One of the problems with this idea was that a few members of the class believed that we would never be able to model a brain accurately enough for this to happen. While we are able to model the trajectory of a rock, it was argued that a person's free will and choices come from something non-physical and thus we would never be able to model this. Professor Möbius pointed out that the experiment mentioned before showed that choices happen prior to any conscious thoughts about the choice, and thus we should be able, in principle, to model the process of decision making. He added that this could not be an exact model though. He made an analogy to models in physics, where a two-body system is easy to model, but once you start adding more objects to the system, we have to use approximations and statistics to describe what is happening and what will happen. In this view, since the brain is so complex, we will only be able to predict on an average basis and the model of the system would always be missing the fine, exact details of a real brain. In other words, there will always be uncertainty. To close the topic, it was mentioned that even if we were able to model the brain, this does not imply modeling consciousness. There may be a “jump” that is necessary to go from a functioning brain to a conscious one that a model does not account for.

            The next topic in the presentation was the development and spectrum of consciousness. Darwin's mirror experiment showed that if a dot is placed on an ape or chimpanzee's forehead and they are then allowed to look in a mirror, they will become aware of the dot and try to get it off. This shows that these species at least have some form of self-awareness. It is important to note that an eighteen-month-old human baby will fail this test, but a four-year-old human child will pass. It was commonly thought in the class that a dog would fail this test, but many believed that a dog can still feel pleasure and pain. This brings up the idea of being able to develop consciousness over time, such as the case of the human child. Perhaps, this pertains to a gradient or spectrum of consciousness as well, comparing the dog to the ape and the child.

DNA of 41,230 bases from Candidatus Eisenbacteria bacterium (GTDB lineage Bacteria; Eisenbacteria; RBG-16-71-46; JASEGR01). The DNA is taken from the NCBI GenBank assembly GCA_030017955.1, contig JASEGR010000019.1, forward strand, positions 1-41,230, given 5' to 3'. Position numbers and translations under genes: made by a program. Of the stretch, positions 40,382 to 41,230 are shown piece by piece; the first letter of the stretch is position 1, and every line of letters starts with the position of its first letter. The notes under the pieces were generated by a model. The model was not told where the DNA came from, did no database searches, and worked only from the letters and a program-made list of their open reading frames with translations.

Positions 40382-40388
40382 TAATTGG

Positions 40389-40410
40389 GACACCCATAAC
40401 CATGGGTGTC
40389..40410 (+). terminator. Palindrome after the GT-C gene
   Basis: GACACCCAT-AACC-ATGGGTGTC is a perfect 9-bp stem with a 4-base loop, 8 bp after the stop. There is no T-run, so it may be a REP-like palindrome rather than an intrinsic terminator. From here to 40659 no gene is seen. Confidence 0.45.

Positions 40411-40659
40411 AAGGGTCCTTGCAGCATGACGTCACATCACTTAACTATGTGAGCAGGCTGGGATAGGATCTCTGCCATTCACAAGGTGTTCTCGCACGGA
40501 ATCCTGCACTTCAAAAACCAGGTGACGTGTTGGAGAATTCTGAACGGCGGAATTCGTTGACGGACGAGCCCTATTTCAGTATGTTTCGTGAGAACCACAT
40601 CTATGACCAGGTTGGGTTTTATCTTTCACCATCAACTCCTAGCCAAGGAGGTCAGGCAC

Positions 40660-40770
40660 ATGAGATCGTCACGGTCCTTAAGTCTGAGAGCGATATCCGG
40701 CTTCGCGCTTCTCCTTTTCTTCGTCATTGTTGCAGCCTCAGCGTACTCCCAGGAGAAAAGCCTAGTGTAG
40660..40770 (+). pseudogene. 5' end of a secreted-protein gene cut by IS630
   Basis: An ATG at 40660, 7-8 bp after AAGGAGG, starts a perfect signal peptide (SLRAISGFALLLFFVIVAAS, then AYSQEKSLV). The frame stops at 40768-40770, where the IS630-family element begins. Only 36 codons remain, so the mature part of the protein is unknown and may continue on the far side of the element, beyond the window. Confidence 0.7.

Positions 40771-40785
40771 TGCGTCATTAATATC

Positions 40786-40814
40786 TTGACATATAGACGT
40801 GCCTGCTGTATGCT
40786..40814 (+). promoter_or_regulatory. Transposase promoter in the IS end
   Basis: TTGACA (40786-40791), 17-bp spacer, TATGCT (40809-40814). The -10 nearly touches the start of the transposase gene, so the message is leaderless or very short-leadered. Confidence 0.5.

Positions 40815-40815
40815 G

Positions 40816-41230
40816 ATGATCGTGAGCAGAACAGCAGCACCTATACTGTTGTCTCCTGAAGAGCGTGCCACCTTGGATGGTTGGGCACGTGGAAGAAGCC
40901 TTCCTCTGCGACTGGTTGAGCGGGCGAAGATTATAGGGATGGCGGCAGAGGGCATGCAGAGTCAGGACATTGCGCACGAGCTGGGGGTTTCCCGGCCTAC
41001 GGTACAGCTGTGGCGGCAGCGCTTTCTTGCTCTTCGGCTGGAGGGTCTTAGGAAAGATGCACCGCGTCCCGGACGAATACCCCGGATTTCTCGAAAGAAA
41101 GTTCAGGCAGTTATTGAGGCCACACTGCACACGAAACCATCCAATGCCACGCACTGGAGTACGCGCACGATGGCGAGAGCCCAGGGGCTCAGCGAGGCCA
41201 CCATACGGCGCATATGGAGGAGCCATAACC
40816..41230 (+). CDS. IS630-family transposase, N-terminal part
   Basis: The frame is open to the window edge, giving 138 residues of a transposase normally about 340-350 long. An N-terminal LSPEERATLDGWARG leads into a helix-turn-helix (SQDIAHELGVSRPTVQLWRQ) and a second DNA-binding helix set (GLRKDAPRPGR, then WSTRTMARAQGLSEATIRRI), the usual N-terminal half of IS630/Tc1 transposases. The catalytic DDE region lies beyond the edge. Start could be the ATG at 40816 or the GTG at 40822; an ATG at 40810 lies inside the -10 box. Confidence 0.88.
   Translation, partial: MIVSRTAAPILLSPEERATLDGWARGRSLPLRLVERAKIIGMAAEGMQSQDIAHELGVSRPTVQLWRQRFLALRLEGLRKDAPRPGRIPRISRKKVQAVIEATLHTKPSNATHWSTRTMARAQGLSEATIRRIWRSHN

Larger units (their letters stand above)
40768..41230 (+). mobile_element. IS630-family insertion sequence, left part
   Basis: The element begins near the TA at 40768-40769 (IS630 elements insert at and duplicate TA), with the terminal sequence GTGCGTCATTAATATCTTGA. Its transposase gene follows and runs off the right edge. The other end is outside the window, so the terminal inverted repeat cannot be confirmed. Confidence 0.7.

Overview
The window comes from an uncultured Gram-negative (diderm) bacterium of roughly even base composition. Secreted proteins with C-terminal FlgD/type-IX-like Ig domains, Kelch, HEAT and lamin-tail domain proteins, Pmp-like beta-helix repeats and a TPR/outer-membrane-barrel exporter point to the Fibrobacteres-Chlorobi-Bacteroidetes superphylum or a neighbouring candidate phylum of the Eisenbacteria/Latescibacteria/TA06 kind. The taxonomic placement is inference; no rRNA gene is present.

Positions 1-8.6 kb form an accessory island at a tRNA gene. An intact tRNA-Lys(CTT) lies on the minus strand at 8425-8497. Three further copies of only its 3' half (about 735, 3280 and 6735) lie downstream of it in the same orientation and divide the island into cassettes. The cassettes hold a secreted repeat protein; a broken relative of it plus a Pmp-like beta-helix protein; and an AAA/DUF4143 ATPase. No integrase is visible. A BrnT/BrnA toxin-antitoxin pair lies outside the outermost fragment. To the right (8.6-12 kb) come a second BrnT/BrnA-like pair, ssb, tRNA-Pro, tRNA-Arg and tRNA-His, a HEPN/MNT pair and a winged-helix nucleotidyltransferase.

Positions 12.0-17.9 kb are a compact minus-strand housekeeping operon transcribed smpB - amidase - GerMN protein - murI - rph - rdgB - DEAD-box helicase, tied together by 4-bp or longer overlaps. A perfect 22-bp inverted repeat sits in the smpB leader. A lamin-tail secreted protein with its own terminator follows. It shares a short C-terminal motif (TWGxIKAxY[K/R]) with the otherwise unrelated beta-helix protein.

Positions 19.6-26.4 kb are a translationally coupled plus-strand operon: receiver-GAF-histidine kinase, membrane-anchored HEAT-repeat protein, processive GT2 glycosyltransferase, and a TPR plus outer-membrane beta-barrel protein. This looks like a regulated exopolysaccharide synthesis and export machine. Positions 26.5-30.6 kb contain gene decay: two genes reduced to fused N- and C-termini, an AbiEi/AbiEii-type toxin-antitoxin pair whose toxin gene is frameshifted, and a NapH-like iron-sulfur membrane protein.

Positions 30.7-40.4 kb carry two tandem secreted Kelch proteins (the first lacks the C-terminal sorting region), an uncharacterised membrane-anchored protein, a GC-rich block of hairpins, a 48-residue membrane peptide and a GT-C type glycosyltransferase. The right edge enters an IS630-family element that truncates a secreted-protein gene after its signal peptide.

It seems then that we determine consciousness based on similarities to ourselves, and the level of complexity in the organism. One trait we look for is behaviors and reactions in living creatures, but there is an important distinction to make. While plants will react to stimuli such as light and touch, the reactions to these stimuli are deemed to be purely mechanical processes by most. As such, most people do not include plants in their idea of what is conscious. It was argued in class that consciousness is usually defined as being conscious of something. If plants were to be considered conscious, what would they be conscious of? With the same argument, a group would not be any more conscious than the individual. A group of humans would just be a collection of conscious individuals, but there would be no greater conscious system formed.

            A question was asked whether consciousness would be the same if there were only one person around. It was agreed upon by most that we only use others to help us define consciousness. Therefore, even if our situation changed, we would at least have the same capability of consciousness as before. However, this led to a bigger question that consciousness may be expressed differently if in the presence of different environments. Professor deVries admitted that if a person were raised in the woods and never learned a language, he would consider him/her to not have a fully developed consciousness; e.g., though such an unfortunate creature might possess perceptual consciousness, it would be devoid of moral consciousness. This may mean that consciousness is a thing that is learned and developed through interaction with other conscious beings.